Genre: Cooperative FPS/RPG
Release Date: August 13th, 2013 (US)
Developer: Overkill Software
Platforms: PC, PS3, Xbox 360
(Reviewer played in the PC Beta as well as 50 hours post-launch)
When Payday: The Heist first hit Steam back in 2011, it was a refreshingly original spin on the ever-evolving genre of the cooperative FPS. Putting players in the roles of professional criminals pulling a wave of heists, it was unique among games of its kind in that it put heavy emphasis on planning, strategizing and stealth, rather than simply have players try to survive while racking up the highest body count. It was a bit more of a thinking man’s game when compared to your standard undead murderfests such as Left4Dead and Killing Floor, and as a result managed to pick up a sizable following.
Two years after the release of the original, a sequel, Payday 2, is finally here, aiming to take just about every element from the first game to the next level. Does it succeed? In most regards, yes, though it is not without a few snags here and there that might frustrate or disappoint from time to time.
Missions in Payday 2 are available in abundance, and each plays differently from one another. One minute you’ll be robbing a bank, the next you’ll be breaking into an airport to steal weapons. You’ll even defend a small house in the suburbs from cops while simultaneously cooking bags of meth. (Blue Sky, of course. It seems there’s some Breaking Bad fans over at Overkill).
There are 11 distinct missions available at the time of launch, compared to the original Payday’s 9, and there are plenty more coming via a full year’s worth of DLC. Rather than selecting the desired heist from a list, missions are chosen via a new system called Crime.net, which randomly spawns new jobs into the world. While the randomization helps ensure players will take on a variety of jobs, it can be kind of a pain sitting there waiting for a specific heist to pop if you’d rather stick to a favorite. Though some missions recycle environments, these instances are at least dressed up with a bit of mission-unique scenery so that it doesn’t feel quite as lazy as it might otherwise. What’s more, each mission is highly randomized. Everything from little details like guard and important NPC placement to big things like the location of a vault will vary from mission to mission. Safes, security rooms, and random lootable objects also spawn in a fairly wide variety of combinations. You’d have to repeat a heist quite a few times to encounter a perfectly identical layout.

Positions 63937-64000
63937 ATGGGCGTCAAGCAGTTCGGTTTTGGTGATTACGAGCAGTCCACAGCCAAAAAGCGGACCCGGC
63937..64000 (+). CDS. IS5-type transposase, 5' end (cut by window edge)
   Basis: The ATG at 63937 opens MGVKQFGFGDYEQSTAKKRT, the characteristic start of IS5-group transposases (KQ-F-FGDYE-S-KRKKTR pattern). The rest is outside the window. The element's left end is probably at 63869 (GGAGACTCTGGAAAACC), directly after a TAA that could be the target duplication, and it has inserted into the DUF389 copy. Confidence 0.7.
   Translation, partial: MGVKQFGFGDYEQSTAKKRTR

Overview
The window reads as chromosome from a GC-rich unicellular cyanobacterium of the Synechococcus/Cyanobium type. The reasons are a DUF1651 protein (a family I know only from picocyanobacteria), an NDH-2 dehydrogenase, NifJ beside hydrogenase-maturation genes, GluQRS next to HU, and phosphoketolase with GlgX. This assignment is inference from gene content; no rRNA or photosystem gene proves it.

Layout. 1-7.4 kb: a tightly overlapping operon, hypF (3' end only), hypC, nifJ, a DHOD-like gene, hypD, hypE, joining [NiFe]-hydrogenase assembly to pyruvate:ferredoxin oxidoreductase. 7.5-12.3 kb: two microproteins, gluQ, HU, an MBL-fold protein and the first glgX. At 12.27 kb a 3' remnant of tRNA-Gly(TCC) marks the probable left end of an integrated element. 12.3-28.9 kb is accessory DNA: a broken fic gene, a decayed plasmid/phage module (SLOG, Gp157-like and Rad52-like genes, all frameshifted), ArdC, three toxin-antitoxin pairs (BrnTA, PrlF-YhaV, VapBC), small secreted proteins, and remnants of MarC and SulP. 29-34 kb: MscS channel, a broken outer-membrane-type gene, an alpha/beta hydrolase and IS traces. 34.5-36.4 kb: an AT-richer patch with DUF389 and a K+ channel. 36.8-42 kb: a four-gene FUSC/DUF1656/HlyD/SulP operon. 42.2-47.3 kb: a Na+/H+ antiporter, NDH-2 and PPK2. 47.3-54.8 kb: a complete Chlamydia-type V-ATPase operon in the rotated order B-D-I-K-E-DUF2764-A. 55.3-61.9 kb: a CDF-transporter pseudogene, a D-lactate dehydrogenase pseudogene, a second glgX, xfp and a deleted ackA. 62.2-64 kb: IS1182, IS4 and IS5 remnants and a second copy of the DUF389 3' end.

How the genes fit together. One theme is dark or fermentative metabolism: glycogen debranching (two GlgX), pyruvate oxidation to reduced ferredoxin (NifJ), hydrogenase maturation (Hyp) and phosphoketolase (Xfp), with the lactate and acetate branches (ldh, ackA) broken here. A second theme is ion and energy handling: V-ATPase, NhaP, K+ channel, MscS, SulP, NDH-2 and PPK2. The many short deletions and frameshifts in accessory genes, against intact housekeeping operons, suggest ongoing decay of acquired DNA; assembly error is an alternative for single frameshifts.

Locations vary, but the formula of a heist always remains more or less the same. Unless it is one of the handful of jobs that throws them right into the action, players typically begin without their masks on, allowing them to scout out their target and the surrounding area, determining the best approach to success based on which combination of random elements they’ve been given. Sometimes security is fortuitously lax, allowing for a quick and easy stealth run. Other times the target can be packed with cameras and guards on all sides, requiring careful planning and coordination to prevent police involvement.